There are many posting on this forum about cycling and camping in France - give the search a go (I'm not a master of the search facility myself, but play around a little - you'll soon find plenty to read).

Routes - use Google Images to look for a relief map of France so that you can get an idea where the hilly bits are (and there are lots of those around). There are flat bits too such as Velo Route 6 and canal routes such as the Lateral and du Midi. There are so many routes that' it's impossible to be specific. Personally I just arm myself with a camping site guide and a Michelin road atlas, and plan my own routes.

This camping guide available from at a reasonable price, lists literally thousands of sites and gives you an ideal from it's maps showing the location of the sites, where the points of interest might be found. ... 062&sr=8-1

This guide can be found in the UK but usually at silly prices - I got this year's from Amazon France in under a week.

As an anternative to cycling from Calais and back by train (train travel with a bike cn be VERY confusing - lots of posting on this subject too), I take my bike on the car roof on the Dover ferry (very cheap and no extra for the bike), park up in an english run campsite I know (camping de courte vallee just south of the Loire River (I've no invested interest by the way) and do a circular tour commensurate with the allowed time. The site will charge you one euro per day for secure storage. I recently parked up with them for 6 weeks and they turned the engine over periodically and charged the battery for me, at no extra cost. I know of other sites that will happily store a car for a while and if your French is up to it, you can make enquiries a-plenty (I only have about 20 words of French, and in no particular order :oops: , but I get by)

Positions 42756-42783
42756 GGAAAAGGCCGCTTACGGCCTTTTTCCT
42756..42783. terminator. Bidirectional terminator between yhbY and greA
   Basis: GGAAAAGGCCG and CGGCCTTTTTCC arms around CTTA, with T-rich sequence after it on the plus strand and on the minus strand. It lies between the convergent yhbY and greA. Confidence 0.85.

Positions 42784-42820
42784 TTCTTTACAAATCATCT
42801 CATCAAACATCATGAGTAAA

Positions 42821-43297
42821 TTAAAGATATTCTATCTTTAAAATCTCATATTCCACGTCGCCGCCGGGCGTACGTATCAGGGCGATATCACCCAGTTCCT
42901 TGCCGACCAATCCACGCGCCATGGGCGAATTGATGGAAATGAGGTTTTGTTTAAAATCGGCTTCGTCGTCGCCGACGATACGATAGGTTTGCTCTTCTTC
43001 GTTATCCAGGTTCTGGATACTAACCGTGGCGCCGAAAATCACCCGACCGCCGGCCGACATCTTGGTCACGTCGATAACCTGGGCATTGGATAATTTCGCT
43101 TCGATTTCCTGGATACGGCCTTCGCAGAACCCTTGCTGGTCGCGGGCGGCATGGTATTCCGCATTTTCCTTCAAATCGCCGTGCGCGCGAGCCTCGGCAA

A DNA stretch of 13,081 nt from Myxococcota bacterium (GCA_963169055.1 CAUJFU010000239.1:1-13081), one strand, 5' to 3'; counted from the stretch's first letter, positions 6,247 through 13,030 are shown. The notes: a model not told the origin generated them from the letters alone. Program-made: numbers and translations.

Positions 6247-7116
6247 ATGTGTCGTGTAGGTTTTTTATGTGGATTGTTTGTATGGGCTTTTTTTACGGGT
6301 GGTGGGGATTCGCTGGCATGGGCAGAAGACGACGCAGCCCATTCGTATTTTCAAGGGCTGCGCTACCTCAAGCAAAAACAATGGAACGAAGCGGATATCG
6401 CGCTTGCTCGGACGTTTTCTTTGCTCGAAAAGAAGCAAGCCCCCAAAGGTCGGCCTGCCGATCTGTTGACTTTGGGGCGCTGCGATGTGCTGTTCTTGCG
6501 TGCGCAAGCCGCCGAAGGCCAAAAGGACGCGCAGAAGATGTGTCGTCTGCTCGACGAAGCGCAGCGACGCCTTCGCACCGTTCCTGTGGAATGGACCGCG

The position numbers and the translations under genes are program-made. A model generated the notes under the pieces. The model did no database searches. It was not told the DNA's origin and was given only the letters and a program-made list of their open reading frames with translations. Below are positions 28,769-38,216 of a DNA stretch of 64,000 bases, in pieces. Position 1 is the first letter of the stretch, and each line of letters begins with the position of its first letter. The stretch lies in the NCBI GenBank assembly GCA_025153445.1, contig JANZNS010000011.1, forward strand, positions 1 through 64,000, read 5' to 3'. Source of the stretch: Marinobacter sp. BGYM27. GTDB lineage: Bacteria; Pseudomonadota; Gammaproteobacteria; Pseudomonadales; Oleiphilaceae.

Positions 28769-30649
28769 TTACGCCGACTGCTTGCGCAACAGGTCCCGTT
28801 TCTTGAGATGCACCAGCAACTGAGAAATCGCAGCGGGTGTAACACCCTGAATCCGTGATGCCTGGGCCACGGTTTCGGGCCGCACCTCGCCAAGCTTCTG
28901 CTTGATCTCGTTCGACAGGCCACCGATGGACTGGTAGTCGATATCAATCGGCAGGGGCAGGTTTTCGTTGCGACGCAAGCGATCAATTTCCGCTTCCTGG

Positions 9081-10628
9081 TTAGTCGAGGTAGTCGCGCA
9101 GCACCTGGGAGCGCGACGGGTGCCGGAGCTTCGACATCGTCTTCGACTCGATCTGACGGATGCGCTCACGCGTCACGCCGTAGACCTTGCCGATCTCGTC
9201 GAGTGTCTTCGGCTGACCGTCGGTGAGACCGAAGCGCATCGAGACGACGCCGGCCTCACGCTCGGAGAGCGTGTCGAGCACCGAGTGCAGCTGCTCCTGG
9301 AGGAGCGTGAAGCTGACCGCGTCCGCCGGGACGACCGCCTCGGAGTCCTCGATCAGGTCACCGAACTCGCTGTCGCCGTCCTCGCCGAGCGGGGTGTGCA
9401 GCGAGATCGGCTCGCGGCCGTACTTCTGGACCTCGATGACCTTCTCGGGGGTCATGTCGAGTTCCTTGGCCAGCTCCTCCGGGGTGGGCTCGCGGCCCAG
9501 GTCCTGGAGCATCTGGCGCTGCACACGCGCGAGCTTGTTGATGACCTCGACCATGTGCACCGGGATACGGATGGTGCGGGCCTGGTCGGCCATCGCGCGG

Other forum members are happy it seems, to park up in a quiet street for a week or so.
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Re: Cycling in France

Postby slowpeddler » 13 Jul 2012, 9:49am

I met a guy on the ferry to France last week who reckons he does it in 3 days cycling from Dieppe. He cycles all day and at dusks bivvies for the night and off again early next morning.
So it is possible to do it in 4 if you are fit and young.

I am neither


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Re: Cycling in France

Postby REH » 13 Jul 2012, 4:53pm

Calais is a long way north, and perhaps too much in line with Paris. This link contains a map with some long distance cycle routes that may be of interest: There seem to be several combinations that would get you to the Med. I only have experience of the area fifty miles or so south of Roscoff, which was very pleasant and quiet in 1997.

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Re: Cycling in France

Postby ericonabike » 16 Jul 2012, 10:43am